Yesterday we wrote about someone who downloaded a pirated copy of a game after he couldn’t gain access to the copy he’d already paid for. In that case, which most of our commenters supported, it was clear that the consumer was trying to resolve a problem created by the DRM. But what about if you own a printed copy of a book and you simply want to read the ebook version? Should you have to pay for a second copy? Randy Cohen, who writes the The Ethicist column for the New York Times, says downloading a copy you find online is ethical. [More]
Jessica Palmer at the blog Bioephemera recently had a bad run-in with a bookseller on Amazon, which she talks about at great length in a post. The mistake she made, she says, was that she didn’t exercise due diligence in researching the seller for complaints, and she didn’t read through all the many reviews on Amazon to see if the negative ones demonstrated a pattern. But her bigger issue is that there’s still no way to shame a bad retailer the way local news stations do with local brick and mortar stores, which is why it’s so important to stick by your complaints once you make them. [More]
Imagine trying to buy a book from Big Generic Bookstore and watching the cashier add $5 to the sticker price. “What are you doing?!” you cry out, waving a fist menacingly at him. “You look like you can afford it,” he says back to you with a hint of entitltement. That’s basically what a publishing industry expert said in a piece he wrote last week about ebook pricing. [More]
J.J. Luna, a former security consultant turned author, released a guide ten years ago that showed readers how get rid of paper and digital trails. The subject matter is probably a little too paranoid for most of our readers, but it overlaps with issues we talk about all the time here, like identity theft and online security. He’s just released a revised version, so he’s giving away the 2000 edition in PDF format for free. Well, in exchange for your email address. [More]
Borders CEO Ron Marshall has decided to move on to better things after only a year. The troubled bookseller is currently in the process of closing 182 of its Waldenbooks stores (more than half of them), and is generally being frowned upon due to its lack of initiative in getting into the e-reader market. (Amazon has the Kindle, B&N has the Nook, and Borders has um…hmmm…) Now they’ll have to find a new CEO to turn things around. [More]
If you’ve ever worked in a bookstore, you’re probably intimate with the practice of pulping mass market paperbacks. Publishers reimburse booksellers for inventory they don’t sell, but paperbacks are so cheap to produce that it would cost more to return them than to throw them away. Instead, stores tear off the covers, mail those back as proof of unsold inventory, and throw the books in the trash. [More]
The publisher of a series of home improvement books has announced a recall of nine of them, because of errors in their instructions on installing or repairing electrical wiring. The Consumer Products Safety Commission says no injuries have been reported so far even though the books have been published since 1975, which I think proves that nobody has ever actually attempted a project from any home improvement book. [More]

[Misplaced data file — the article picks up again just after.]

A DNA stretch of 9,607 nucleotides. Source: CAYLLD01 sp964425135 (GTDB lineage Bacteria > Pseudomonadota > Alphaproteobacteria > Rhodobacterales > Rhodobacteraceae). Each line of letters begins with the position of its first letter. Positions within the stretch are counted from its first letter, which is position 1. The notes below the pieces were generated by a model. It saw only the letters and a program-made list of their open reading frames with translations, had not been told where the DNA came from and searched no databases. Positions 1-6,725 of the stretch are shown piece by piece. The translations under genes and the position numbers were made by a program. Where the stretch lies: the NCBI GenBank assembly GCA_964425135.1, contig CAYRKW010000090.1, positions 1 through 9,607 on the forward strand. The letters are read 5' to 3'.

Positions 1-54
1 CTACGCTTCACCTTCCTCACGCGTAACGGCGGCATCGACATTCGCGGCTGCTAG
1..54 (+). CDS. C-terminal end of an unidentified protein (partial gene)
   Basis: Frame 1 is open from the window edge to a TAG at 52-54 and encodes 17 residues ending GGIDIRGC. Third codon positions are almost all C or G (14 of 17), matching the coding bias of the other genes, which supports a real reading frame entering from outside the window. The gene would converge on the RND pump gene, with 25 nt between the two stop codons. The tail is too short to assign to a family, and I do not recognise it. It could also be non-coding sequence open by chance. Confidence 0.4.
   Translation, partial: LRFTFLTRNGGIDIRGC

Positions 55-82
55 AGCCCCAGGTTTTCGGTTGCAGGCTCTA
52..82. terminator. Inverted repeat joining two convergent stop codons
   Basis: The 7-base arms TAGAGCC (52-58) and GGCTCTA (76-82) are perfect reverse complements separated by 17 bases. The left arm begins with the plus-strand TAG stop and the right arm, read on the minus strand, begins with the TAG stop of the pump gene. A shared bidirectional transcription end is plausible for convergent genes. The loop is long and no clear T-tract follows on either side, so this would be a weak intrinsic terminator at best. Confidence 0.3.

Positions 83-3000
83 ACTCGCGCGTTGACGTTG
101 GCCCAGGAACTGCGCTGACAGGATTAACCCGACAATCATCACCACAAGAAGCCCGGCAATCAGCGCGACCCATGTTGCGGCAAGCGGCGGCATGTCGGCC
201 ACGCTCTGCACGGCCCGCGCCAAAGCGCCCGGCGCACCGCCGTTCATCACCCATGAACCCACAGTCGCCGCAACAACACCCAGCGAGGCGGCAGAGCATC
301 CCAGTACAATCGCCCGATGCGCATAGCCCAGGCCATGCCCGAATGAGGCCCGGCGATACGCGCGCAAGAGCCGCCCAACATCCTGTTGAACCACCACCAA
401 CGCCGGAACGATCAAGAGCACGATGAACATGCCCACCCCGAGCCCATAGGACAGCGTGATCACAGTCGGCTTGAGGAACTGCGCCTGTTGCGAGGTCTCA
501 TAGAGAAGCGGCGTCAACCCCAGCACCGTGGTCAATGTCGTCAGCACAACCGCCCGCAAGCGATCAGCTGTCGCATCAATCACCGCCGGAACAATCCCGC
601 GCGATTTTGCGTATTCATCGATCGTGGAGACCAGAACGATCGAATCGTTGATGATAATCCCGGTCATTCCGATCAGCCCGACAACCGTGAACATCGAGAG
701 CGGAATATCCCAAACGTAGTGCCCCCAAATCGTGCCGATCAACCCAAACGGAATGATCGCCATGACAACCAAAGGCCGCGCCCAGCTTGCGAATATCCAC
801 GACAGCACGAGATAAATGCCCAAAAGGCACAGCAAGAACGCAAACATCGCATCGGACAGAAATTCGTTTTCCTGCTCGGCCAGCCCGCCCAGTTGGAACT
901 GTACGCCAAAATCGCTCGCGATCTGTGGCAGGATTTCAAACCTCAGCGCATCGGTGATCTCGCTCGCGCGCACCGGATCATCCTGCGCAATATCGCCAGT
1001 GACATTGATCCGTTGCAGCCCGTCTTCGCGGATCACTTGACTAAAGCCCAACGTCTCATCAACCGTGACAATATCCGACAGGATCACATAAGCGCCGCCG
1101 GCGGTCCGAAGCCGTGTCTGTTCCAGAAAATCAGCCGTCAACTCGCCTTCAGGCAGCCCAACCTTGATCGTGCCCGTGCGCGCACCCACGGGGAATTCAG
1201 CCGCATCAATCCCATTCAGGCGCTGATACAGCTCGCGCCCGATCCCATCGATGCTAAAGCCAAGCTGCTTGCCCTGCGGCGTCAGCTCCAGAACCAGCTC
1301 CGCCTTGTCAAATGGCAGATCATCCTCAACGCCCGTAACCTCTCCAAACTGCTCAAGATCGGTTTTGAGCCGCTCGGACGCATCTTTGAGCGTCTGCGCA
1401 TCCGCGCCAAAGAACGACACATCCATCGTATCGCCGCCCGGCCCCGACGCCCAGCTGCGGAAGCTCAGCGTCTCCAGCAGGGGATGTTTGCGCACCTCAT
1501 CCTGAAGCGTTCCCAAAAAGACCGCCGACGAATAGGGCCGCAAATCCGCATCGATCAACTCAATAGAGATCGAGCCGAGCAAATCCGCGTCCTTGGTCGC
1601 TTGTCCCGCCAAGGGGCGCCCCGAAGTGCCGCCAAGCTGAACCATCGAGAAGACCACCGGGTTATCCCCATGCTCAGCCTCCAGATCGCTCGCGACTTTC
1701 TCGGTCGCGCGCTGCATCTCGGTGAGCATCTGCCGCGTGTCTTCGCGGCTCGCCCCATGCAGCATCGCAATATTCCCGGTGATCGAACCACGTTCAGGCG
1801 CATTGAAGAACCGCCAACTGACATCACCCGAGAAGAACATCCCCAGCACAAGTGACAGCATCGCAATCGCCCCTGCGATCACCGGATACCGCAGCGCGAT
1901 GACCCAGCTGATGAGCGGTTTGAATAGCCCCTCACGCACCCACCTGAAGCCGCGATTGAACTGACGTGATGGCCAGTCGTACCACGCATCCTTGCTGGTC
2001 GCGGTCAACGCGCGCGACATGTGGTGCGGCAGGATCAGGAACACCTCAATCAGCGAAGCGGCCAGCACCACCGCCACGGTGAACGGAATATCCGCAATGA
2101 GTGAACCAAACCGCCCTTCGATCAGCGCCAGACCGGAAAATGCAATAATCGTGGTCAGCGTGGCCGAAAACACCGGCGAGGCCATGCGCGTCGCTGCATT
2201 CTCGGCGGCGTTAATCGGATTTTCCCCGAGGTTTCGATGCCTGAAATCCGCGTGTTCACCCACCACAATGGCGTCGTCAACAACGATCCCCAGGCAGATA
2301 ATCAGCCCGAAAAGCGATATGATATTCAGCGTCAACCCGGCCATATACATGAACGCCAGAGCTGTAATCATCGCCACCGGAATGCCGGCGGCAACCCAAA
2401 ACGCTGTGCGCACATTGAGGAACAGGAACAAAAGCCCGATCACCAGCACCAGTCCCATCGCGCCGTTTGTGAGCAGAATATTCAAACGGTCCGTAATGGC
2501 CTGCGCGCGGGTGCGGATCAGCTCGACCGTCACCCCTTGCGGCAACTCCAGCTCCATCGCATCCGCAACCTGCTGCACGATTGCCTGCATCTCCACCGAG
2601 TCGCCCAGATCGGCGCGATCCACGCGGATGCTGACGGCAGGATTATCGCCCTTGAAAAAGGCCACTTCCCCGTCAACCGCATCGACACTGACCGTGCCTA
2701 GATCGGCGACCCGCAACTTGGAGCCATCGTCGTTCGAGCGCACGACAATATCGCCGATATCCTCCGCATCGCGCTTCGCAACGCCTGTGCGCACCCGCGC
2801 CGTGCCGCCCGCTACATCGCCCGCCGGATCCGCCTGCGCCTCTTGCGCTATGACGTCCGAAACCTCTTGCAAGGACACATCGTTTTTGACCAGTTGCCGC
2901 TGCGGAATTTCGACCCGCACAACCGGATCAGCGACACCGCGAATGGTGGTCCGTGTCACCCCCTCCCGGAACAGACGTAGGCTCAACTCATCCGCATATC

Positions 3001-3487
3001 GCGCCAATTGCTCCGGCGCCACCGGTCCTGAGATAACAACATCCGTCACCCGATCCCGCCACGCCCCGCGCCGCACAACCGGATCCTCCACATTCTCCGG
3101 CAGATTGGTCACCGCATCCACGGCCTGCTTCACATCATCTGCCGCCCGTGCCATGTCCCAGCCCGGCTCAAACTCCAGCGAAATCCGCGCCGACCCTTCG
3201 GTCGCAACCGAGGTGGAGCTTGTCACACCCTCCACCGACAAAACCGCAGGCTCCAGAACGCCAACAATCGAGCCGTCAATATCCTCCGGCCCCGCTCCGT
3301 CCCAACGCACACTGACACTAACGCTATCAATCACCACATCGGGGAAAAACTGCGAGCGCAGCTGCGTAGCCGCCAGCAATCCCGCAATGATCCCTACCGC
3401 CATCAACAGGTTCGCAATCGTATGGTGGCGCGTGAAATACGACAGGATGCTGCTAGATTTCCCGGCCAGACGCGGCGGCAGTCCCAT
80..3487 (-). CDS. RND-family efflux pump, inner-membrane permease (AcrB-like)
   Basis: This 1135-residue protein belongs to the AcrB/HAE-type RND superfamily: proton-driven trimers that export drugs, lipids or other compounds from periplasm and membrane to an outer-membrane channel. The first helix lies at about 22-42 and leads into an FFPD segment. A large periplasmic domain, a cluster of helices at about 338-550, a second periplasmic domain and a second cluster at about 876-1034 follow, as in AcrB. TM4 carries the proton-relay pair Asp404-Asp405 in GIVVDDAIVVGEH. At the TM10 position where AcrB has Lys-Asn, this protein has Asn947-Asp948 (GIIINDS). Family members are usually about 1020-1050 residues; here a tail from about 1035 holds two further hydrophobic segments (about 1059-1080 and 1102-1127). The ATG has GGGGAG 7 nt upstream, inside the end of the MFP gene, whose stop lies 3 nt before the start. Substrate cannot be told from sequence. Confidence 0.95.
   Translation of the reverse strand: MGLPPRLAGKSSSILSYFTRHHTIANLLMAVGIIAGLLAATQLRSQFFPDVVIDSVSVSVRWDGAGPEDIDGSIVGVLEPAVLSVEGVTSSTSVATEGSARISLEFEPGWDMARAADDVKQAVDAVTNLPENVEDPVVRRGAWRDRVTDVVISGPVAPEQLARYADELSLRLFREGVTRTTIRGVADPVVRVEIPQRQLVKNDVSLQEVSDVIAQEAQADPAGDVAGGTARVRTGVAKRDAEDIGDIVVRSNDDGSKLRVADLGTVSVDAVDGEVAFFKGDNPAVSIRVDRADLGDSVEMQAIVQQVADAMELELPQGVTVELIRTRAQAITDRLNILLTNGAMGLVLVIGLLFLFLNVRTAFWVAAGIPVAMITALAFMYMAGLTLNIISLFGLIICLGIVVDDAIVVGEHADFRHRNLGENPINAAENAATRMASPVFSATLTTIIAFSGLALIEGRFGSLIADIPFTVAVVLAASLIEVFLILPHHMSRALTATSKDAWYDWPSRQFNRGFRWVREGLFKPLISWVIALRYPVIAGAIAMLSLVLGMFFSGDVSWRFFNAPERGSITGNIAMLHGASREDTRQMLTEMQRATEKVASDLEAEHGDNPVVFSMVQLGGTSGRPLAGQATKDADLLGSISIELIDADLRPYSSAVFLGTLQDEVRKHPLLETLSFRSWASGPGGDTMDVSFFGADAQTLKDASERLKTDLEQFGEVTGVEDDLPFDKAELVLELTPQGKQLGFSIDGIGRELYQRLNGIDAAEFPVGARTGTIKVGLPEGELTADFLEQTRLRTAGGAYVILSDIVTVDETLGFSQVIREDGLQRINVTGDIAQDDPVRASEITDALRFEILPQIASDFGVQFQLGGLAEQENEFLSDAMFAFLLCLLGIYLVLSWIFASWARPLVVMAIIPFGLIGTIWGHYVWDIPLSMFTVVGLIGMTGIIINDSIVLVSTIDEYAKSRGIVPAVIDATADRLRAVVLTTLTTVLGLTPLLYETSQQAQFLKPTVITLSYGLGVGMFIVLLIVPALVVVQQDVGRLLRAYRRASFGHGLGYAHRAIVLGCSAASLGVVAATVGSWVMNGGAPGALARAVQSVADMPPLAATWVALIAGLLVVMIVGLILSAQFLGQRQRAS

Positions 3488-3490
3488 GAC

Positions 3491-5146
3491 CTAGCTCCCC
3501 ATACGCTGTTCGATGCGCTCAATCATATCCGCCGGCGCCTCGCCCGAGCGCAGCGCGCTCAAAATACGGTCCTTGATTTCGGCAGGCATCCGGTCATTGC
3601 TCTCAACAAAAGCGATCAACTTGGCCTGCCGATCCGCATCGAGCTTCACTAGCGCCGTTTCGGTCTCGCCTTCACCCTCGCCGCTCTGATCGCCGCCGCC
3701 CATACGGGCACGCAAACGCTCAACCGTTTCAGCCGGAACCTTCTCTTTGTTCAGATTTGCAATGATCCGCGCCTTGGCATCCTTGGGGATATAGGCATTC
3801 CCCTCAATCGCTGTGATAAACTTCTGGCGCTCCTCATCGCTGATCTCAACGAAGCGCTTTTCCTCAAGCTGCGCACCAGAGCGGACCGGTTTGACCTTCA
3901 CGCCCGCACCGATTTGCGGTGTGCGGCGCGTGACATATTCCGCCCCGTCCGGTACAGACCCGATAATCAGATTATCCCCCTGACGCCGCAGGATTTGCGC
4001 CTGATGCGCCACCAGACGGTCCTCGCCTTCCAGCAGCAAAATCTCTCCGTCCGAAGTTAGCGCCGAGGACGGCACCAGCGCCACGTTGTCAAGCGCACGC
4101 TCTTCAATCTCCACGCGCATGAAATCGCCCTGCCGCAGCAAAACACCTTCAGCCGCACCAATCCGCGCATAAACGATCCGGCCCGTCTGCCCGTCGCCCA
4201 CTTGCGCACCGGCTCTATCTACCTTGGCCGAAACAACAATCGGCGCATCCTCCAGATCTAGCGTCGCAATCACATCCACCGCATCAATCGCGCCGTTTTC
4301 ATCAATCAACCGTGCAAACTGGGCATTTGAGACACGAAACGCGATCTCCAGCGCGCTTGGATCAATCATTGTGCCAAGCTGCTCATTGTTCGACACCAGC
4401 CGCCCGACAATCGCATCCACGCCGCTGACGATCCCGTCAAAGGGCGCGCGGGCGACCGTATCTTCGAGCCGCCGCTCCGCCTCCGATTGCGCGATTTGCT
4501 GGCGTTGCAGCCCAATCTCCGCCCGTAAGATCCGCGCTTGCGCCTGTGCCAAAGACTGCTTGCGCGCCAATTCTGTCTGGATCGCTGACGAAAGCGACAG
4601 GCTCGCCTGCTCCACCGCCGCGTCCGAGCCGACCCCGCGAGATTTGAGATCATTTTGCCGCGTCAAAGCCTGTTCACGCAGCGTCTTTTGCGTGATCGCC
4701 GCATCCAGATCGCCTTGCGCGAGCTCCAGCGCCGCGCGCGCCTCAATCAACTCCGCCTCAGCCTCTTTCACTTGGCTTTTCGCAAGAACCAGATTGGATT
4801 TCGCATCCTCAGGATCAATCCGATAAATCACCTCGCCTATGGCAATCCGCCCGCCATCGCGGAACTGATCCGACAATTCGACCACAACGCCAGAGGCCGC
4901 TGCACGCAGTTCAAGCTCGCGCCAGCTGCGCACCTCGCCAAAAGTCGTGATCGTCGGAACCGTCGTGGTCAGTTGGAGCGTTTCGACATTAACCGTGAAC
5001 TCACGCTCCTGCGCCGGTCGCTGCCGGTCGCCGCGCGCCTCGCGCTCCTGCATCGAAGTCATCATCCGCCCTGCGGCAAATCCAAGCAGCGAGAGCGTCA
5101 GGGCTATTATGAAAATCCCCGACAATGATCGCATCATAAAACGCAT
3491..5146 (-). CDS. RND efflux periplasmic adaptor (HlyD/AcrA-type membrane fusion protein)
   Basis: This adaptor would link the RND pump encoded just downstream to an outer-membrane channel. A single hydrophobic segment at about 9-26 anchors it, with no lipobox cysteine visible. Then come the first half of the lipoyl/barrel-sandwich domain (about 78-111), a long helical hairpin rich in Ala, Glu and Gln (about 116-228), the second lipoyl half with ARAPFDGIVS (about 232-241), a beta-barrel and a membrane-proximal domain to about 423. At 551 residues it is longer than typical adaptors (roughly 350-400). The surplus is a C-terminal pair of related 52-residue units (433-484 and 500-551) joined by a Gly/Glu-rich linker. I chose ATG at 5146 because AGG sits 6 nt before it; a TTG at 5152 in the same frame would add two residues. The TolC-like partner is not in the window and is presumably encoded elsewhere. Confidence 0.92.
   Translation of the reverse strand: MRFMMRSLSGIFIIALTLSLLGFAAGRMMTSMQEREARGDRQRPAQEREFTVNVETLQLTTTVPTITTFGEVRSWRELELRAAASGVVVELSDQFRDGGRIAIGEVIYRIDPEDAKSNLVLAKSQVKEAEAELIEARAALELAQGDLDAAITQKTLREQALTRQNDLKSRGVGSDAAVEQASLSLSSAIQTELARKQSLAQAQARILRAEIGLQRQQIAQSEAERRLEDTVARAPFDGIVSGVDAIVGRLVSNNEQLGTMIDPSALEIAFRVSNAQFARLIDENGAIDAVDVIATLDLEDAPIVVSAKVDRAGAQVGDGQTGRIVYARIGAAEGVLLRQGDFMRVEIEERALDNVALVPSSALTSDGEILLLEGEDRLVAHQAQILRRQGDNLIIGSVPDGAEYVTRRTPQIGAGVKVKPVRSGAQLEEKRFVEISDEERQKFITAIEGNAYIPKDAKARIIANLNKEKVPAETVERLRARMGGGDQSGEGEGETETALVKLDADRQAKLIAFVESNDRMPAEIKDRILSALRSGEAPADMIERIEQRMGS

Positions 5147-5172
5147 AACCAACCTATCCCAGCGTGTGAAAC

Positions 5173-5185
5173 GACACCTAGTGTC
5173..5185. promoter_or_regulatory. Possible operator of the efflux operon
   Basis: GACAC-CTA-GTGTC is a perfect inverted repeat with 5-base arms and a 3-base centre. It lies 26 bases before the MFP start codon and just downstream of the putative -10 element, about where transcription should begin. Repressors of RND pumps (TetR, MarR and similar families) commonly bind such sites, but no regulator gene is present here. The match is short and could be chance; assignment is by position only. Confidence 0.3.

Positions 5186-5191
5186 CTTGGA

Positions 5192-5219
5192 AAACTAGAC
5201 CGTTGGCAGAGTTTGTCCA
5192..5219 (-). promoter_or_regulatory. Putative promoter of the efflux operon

There is some sort of epic battle going on inside Zone #5 of dying book seller Borders to move as many units of the novel The Piano Teacher as possible. And goddamnit, people are just not pulling their weight, according to a string of emails from Zone VP Mike’s demoralized underlings posted on LiveJournal: “To the GMs of these 16 stores, thanks for nothing. Had you managed your inventory, processed your freight and/or effectively executed a simple expectation (SELL at least one Make/Key ITEM EVERY DAY), your team (Zone 5) would have won…If you can deliver we will finish one, one-hundreth of a percent ahead of Zone 3 for PTD sales of Piano Teacher. If not, we lose…again.” [More]
Shortcovers, an ebook retailer that I recommended to a Sony Reader owner last month, has morphed into something called kobobooks.com, and it’s now partially owned by Borders. If you own an ereader other than a Kindle, or if you read ebooks primarily on a smartphone, you might want to add it to your list of sources for ebooks. [More]
Cory Doctorow is self-publishing a book and documenting the process for Publishers Weekly. His latest column is about selling audiobook versions of his past works, and how both Apple and Audible have refused to budge on their anti-consumer policies when it comes to digital rights management (DRM) and end user license agreements (EULAs). Even though both companies get paid the same either way, and even though both Doctorow and his publisher, Random House, want to sell the content without these restrictions, Apple and Audible have said no. [More]
Books on managing your money better are an especially apt holiday gift this year. If you need some ideas, Vanguard recommends these 16 books. Mastering your personal finances, the gift that keeps on giving. [More]
Borders announced that 200 of their stores will be, in the words of their CEO, “right-sized” by January. The shredding focuses on Waldenbooks, Borders Express and Borders Outlet stores, mainly those in malls and airports. We kinda saw this coming.
Independent book stores can’t even buy new releases for the low prices that Target, Walmart, and Amazon are offering them to the public — which has led to rationing in order to keep the independents from buying and reselling the books at a profit.